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      Dysfunction and microRNA regulation abnormality in next generation neural stem cells due to nanoparticle exposure

      Impact

      Science Impact, Ltd.

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          Abstract

          Tachibana and his team have shown that nanoparticles have a negative effect on the neural development of mice. Since then, they have been working to find the method to investigate this effect on neural development. They have uncovered that the particles somehow act to alter gene expression. RNA screens show that levels of certain mRNAs are altered by neural stem cells’ exposure to nanoparticles. They have also observed a related significant change in how neurotransmitters are made and processed. Neurotransmitters are the signalling molecules responsible for communication between neurons. Their concentrations and recycling in the cell are carefully regulated by the neuron. Disrupting that balance can have very negative effects. For example, Tachibana and his team have shown that levels of dopamine and its metabolites are altered after exposure to nanoparticles. This could have potentially huge downstream effects on mental health in later life. The picture Tachibana is building has become more complex in recent years. He has begun to notice the role of microRNAs in the impact of nanoparticles. MicroRNAs are small sequences of RNA that play a vital role in modulating gene expression in the cell. The exposure of the mother to nanoparticles leads to changes in the levels of certain microRNAs. Tachibana explains the downstream effects of this: ‘We used bioinformatics to model the microRNA targets and looked at the function of these targets. We found that this microRNA regulates genes associated with the differentiation of neural cells and memory function, both essential processes in development.’ The next steps of the project are currently in the planning stages in Tachibana’s lab. Since proving nanoparticles are exerting a significant effect on neural development through microRNAs, the next step is to look at the effect on developed mice. Mice typically continue their neural development for about three weeks after birth. Therefore, Tachibana and his team are looking to conduct a longer-term experiment whereby they follow exposed mice into adulthood and examine the effect of the particulates. From this, they will be able to elucidate how gene expression levels change in the exposed mice compared to controls. In addition, they will be able to observe a phenotypic effect, that is to say a measurable difference such as the cognition of the different mice.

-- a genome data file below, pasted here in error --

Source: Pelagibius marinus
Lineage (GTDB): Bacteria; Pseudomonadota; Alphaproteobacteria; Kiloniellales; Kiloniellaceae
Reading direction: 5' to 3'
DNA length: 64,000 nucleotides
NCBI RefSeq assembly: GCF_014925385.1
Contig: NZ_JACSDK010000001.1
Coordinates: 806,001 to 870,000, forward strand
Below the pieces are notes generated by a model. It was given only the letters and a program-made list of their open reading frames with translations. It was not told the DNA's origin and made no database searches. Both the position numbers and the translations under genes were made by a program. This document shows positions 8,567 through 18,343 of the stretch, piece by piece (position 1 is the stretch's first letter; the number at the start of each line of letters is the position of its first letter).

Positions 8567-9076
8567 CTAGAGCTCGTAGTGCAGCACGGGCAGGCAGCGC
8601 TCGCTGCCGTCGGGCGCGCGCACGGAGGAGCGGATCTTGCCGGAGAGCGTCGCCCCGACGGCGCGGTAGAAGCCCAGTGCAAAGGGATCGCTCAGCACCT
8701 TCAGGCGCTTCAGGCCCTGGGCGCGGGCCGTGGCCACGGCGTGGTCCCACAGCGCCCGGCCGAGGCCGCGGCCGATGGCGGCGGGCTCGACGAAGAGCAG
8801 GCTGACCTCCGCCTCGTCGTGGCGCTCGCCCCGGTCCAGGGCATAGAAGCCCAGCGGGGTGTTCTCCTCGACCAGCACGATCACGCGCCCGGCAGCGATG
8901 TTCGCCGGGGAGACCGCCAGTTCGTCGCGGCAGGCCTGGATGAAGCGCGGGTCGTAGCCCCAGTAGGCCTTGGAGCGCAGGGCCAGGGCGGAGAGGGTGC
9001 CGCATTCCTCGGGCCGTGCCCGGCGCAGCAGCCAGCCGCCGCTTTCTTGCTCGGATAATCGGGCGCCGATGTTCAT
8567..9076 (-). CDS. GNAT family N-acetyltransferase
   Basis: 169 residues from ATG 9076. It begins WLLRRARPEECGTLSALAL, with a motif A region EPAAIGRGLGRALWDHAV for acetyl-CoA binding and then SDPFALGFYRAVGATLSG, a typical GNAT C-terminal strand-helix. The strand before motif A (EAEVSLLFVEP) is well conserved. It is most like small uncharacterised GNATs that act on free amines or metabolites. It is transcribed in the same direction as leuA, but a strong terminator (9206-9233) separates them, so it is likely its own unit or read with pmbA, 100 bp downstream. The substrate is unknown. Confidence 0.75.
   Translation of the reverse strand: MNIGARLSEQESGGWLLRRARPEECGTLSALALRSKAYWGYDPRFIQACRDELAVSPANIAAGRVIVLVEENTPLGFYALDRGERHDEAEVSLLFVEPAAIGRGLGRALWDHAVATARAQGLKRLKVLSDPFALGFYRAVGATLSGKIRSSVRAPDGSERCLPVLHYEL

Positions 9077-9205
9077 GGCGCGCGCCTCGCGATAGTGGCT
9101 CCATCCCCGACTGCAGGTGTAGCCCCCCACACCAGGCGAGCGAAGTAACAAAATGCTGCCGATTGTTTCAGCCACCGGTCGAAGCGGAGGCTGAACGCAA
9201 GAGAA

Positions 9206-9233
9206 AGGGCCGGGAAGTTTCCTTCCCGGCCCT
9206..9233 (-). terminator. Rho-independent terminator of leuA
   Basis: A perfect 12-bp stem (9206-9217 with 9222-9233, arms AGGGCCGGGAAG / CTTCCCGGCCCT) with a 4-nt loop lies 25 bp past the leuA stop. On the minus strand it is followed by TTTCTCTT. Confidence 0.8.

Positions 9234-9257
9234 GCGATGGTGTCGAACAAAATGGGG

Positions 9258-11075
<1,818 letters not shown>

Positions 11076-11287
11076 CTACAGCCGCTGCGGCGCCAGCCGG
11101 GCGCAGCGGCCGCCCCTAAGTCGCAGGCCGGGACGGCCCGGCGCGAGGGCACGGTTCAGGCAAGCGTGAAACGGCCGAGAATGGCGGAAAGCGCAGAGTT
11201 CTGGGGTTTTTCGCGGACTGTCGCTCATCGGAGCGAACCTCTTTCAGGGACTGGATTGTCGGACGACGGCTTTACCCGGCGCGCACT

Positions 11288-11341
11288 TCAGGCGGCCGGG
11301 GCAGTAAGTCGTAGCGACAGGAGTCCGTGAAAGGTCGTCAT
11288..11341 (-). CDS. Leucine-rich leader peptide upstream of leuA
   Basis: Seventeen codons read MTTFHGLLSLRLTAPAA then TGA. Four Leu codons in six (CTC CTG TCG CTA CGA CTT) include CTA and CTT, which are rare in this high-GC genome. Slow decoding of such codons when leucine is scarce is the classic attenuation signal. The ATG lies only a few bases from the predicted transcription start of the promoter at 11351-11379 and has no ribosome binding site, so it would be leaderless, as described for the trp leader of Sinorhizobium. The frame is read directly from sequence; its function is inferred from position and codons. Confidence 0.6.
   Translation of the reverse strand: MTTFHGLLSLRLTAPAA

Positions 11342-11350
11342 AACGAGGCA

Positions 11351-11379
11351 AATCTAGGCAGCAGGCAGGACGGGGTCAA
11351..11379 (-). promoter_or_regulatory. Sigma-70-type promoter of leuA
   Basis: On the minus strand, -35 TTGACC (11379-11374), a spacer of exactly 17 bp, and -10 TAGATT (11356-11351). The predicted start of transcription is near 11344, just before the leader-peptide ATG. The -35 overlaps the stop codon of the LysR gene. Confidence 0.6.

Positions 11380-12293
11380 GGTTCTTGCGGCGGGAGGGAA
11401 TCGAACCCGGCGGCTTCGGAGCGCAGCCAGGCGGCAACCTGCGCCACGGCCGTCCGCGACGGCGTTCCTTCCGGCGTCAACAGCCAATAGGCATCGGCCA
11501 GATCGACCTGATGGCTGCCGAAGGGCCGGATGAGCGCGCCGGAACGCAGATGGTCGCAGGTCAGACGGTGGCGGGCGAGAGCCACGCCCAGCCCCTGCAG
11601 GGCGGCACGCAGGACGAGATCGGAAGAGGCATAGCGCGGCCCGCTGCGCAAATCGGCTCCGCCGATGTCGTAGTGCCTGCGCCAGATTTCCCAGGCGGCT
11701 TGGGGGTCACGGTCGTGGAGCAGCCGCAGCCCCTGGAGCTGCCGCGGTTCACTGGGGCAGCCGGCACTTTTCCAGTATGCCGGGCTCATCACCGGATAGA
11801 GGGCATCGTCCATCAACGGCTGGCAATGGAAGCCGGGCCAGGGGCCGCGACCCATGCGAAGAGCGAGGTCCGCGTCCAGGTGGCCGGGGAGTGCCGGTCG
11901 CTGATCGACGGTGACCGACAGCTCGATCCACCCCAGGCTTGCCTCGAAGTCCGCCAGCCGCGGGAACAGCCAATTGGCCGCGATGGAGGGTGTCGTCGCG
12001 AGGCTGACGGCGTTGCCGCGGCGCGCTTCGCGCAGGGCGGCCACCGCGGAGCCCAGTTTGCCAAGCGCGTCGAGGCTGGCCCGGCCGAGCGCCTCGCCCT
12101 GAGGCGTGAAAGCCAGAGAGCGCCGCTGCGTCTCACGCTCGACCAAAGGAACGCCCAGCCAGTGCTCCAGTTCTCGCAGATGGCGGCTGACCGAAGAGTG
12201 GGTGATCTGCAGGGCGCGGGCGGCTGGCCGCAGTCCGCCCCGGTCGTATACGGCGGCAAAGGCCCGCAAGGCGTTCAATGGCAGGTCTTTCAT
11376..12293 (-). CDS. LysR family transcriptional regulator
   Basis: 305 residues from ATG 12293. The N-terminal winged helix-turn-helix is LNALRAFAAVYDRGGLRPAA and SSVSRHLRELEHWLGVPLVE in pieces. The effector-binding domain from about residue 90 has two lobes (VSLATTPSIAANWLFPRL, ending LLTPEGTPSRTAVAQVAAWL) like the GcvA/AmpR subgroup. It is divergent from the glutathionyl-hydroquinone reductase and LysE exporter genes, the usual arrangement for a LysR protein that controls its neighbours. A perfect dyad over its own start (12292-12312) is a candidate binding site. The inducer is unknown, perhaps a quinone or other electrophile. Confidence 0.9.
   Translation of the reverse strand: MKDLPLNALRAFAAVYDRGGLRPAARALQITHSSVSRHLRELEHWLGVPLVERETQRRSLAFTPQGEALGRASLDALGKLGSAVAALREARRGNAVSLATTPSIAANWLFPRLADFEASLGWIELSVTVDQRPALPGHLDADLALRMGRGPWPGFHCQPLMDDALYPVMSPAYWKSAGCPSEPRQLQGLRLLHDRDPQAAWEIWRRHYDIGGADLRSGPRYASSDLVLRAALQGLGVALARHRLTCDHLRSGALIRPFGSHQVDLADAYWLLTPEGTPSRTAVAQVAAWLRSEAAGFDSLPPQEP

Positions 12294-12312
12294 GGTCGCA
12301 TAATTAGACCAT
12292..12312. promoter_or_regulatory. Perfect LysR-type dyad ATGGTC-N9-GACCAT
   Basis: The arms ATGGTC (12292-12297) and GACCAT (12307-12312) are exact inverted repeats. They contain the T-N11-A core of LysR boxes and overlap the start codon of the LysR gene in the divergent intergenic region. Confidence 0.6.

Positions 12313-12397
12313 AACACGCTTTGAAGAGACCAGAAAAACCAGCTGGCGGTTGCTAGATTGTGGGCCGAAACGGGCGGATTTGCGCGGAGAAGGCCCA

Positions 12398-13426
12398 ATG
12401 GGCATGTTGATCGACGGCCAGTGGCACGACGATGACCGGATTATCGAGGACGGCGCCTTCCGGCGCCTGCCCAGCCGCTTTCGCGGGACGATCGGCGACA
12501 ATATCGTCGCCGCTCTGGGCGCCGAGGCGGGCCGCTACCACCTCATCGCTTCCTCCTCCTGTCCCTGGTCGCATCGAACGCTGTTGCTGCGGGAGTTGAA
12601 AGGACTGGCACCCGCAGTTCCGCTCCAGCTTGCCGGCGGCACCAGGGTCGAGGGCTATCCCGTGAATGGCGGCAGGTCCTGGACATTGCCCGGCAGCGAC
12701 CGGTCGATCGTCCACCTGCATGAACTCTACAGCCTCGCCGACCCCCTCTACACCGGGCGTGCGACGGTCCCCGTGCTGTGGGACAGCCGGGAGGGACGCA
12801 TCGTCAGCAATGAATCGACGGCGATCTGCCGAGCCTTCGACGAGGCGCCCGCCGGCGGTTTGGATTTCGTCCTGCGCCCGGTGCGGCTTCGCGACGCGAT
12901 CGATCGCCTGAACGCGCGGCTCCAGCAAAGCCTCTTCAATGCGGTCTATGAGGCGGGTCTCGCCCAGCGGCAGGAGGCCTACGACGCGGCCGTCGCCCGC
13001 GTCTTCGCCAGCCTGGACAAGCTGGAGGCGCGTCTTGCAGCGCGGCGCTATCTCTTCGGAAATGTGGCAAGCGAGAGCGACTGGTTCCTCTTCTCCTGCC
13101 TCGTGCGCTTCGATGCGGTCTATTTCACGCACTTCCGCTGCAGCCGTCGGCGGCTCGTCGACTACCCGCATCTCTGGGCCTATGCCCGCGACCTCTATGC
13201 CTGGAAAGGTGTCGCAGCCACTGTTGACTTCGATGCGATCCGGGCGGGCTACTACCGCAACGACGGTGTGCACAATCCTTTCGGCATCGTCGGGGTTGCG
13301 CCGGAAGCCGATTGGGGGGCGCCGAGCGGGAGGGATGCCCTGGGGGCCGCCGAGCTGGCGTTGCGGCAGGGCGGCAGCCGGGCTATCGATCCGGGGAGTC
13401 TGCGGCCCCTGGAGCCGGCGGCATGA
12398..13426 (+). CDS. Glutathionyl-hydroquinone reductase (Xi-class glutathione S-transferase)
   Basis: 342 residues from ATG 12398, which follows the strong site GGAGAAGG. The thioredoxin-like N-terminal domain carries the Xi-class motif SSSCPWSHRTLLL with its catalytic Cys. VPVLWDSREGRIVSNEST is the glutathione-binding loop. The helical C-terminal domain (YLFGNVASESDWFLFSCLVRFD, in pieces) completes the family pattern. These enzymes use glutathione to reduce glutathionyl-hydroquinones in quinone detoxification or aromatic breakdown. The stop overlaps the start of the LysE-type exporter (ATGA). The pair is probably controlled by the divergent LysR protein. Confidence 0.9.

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          Author and article information

          Journal
          Impact
          impact
          Science Impact, Ltd.
          2398-7073
          March 18 2019
          March 18 2019
          : 2019
          : 2
          : 41-43
          Article
          10.21820/23987073.2019.2.41
          © 2019

          This work is licensed under a Creative Commons Attribution 4.0 Unported License. To view a copy of this license, visit http://creativecommons.org/licenses/by/4.0/

          Earth & Environmental sciences, Medicine, Computer science, Agriculture, Engineering

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